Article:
* As detailed in publications of the Congressional Budget Office, the Brookings Institution, and Princeton University Press, the following are some ways in which large government debts can affect people:

  • Reduced “living standards” and “wages”
  • “Reductions in spending” on government programs
  • “Higher marginal tax rates” that “discourage work and saving” and reduce economic output
  • “Higher inflation” that increases “the size of future budget deficits” and decreases the “the purchasing power” of citizens’ savings and income
  • Restricted “ability of policymakers to use fiscal policy to respond to unexpected challenges, such as economic downturns or international crises”
  • “Losses for mutual funds, pension funds, insurance companies, banks, and other holders of federal debt”
  • Increased “probability of a fiscal crisis in which investors would lose confidence in the government’s ability to manage its budget and the government would be forced to pay much more to borrow money”

* In 2012, the Journal of Economic Perspectives published a paper about the economic consequences of government debt. Using 2,000+ data points on national debt and economic growth in 20 advanced economies (such as the United States, France, and Japan) from 1800 to 2009, the authors found that countries with national debts above 90% of their economy (GDP) averaged 34% less real annual economic growth than when their debts were below 90% of GDP.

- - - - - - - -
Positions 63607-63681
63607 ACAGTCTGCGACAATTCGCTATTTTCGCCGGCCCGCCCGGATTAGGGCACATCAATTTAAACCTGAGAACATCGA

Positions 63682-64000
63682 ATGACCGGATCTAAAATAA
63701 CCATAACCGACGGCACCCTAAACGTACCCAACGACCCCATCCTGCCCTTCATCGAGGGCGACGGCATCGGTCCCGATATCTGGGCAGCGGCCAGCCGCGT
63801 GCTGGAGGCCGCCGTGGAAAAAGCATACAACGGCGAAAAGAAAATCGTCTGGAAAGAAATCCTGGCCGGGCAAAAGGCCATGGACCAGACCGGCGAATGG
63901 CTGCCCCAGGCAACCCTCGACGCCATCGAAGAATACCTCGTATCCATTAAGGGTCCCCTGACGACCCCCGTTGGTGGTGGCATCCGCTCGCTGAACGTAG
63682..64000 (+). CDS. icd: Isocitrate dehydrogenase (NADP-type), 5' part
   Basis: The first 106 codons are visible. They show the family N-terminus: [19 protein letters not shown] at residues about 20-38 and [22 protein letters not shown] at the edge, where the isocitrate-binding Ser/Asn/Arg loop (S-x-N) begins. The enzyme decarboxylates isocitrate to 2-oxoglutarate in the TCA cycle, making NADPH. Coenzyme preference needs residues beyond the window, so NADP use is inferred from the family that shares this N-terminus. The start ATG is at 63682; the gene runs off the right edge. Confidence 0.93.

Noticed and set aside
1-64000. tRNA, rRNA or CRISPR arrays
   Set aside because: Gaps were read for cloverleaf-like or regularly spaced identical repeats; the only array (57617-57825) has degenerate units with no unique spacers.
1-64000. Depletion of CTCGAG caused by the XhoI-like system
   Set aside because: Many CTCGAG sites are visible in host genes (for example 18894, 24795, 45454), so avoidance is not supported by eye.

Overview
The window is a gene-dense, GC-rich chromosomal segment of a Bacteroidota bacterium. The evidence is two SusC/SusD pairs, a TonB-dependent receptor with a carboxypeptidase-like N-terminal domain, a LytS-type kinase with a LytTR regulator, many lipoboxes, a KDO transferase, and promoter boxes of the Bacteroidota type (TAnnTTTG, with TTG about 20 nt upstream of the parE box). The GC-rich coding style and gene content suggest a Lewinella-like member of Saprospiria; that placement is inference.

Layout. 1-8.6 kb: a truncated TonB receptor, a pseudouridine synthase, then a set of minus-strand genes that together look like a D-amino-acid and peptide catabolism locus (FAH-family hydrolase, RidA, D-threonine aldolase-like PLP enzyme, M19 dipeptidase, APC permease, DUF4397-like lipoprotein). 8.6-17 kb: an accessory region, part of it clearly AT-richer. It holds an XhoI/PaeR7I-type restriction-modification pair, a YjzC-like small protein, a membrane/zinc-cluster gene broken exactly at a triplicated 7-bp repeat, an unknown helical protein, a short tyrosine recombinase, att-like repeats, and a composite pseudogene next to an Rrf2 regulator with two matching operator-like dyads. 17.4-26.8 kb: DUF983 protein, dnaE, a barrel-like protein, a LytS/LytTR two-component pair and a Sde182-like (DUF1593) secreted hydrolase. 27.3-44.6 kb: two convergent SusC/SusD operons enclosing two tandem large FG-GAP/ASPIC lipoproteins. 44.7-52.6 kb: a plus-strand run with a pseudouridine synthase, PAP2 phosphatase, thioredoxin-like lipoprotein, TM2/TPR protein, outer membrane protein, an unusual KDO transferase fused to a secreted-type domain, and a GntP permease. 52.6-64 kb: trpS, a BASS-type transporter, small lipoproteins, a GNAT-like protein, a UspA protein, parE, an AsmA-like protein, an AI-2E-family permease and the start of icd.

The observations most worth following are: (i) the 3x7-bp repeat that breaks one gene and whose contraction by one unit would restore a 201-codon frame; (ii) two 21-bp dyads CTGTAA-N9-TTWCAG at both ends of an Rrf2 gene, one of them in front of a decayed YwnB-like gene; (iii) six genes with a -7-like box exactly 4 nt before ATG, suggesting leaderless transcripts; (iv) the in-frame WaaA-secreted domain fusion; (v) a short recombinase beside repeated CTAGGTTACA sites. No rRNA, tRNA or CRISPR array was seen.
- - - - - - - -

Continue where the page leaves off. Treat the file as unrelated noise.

* The United States exceeded a debt/GDP level of 90% in 2010.

* Per the textbook Microeconomics for Today: GDP per capita provides a general index of a country’s standard of living. Countries with low GDP per capita and slow growth in GDP per capita are less able to satisfy basic needs for food, shelter, clothing, education, and health.

* In 2013, the Political Economy Research Institute at the University of Massachusetts, Amherst, published a paper about the economic consequences of government debt. Using data on the national debt and economic growth in 20 advanced economies from 1946 to 2009, the authors found that countries with national debts over 90% of GDP averaged:

  • 31% less real annual economic growth than countries with debts from 60% to 90% of GDP,
  • 29% less real annual economic growth than countries with debts from 30% to 60% of GDP,
  • and 48% less real annual economic growth than countries with debts from 0% to 30% of GDP.